- Woodland Trail
- Distance: 10.2 miles
- Type: Moderate, out-and-back
- Elevation Gain: 2,263 ft
- Other: Dogs Allowed
- All Trails Link
I enjoyed such nice views at Old Baldy yesterday that I returned to the area to hike Woodland Trail to Skycraper Reservoir. To my surprise, this hike was significantly different from Old Baldy despite beginning just 3 miles south at Hessie Trailhead.
The previous day while driving to Old Baldy, I took note of the Hessie Trailhead parking situation. Just before 8am on a Thursday, there were a few spots left, so this Friday, I made sure to arrive just before 7:30am. Many cars lined the road, but I did find a designated spot which is important as illegally parked vehicles will be ticketed!
As mentioned, the Woodland Trail begins at the Hessie Trailhead along with several others. For the first two miles, it follows a VERY rocky, dirt road through the forest. While it seemed pretty shaded on the way up, it was not on the way down, thus arriving early for parking and hiking is recommended.
The road leads hikers by many glassy beaver ponds, a waterfall, and along a creek for 1.75 miles. Along the way are a few trail junctions to Lost Lake and King Lake. Be sure to keep a watchful eye for signs or utilize the All Trails app. As much as I mention the All Trails app, you’d think I’m an ambassador, but they don’t have them.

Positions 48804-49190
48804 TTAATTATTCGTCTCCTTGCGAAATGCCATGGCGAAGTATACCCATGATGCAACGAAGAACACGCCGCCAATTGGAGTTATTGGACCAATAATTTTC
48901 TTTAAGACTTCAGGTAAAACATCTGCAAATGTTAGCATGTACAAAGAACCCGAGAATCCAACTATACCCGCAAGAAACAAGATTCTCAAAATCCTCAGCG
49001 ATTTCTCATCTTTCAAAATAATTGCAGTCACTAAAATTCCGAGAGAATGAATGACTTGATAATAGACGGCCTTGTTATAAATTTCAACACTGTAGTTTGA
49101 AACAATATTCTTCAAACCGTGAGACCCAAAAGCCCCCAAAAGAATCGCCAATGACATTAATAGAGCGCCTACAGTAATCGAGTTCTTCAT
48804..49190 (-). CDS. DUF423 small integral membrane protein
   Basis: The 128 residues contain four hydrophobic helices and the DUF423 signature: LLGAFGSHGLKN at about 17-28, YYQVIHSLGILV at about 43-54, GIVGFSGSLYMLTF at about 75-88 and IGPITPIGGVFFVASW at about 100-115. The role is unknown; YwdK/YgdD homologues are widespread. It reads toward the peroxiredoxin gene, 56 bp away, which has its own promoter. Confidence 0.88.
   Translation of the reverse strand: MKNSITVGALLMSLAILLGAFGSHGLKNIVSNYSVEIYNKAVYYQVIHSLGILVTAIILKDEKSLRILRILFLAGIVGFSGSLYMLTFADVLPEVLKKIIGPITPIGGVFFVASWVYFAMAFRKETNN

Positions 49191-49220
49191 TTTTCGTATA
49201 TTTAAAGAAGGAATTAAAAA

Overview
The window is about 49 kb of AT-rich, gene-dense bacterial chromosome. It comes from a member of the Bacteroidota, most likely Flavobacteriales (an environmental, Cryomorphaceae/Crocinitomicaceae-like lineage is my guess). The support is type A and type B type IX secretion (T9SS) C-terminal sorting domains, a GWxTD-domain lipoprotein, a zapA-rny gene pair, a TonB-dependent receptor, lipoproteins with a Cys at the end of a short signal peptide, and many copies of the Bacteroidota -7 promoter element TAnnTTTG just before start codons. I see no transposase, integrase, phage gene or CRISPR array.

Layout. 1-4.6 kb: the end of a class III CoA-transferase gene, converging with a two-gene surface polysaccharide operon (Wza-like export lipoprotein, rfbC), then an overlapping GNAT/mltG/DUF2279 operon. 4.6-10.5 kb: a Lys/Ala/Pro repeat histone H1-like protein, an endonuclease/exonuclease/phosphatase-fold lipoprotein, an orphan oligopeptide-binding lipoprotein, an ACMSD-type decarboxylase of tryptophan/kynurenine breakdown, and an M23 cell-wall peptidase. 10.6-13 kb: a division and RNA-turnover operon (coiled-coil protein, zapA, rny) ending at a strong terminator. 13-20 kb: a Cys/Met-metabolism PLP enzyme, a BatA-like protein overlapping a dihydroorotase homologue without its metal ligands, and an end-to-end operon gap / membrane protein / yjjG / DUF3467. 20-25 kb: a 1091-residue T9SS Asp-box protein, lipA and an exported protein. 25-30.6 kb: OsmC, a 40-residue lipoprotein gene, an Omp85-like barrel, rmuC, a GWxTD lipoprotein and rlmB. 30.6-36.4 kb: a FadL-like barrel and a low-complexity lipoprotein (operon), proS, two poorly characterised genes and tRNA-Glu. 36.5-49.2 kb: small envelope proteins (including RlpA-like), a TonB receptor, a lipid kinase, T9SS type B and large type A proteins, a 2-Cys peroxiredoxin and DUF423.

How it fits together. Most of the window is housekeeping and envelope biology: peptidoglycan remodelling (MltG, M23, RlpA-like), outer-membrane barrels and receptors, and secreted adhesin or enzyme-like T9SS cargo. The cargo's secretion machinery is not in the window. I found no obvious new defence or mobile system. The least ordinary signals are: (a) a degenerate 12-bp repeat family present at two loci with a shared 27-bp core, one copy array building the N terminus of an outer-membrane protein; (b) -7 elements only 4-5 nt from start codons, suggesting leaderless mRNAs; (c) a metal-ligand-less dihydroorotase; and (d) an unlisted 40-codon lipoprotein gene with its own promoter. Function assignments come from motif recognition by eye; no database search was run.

Anyway, at mile 1.75 the trail crosses the creek, turns through a meadow, and eventually changes into a single-track through the forest. This single track is very rocky as well. A definite ankle twister.
Most of the hike is a gradual ascent and with the gain in altitude comes wonderful wildflowers. They were prolific by the time I reached Woodland Lake. Woodland Lake is just a quarter mile below Skyscraper Reservoir.
I was so hungry by the time I reached the lake that I stopped for half my lunch and played around with a little photography. With clear skies, I wasn’t in a rush, but if the weather were threatening, I’d recommend going to Skyscraper Reservoir first.
Despite the man-made rock dam which hardly holds back the water that spews through the cracks, the reservoir is prettier. At a distance, a two-tier waterfall feeds the reservoir which is tucked beneath the granite peaks. It has a much more dramatic feel than Woodland Lake, though any time at a lake is a good time!
After I ate the second half of my lunch here, I turned around. Amazingly, despite the over crowded parking, I had both lakes to myself and only met two other girls along the way. Upon my return, however, I crossed paths with several fishermen that planned on camping for the weekend. There must be some nice trout, but I didn’t spot any like I did in Kroenke Lake.
The hike down was uneventful. With the exception of one marmot spotting, the wildlife skunked me. Regardless, Woodland Trail offers nice scenery! Just watch for rocks and don’t forget your water and sunscreen. ETB
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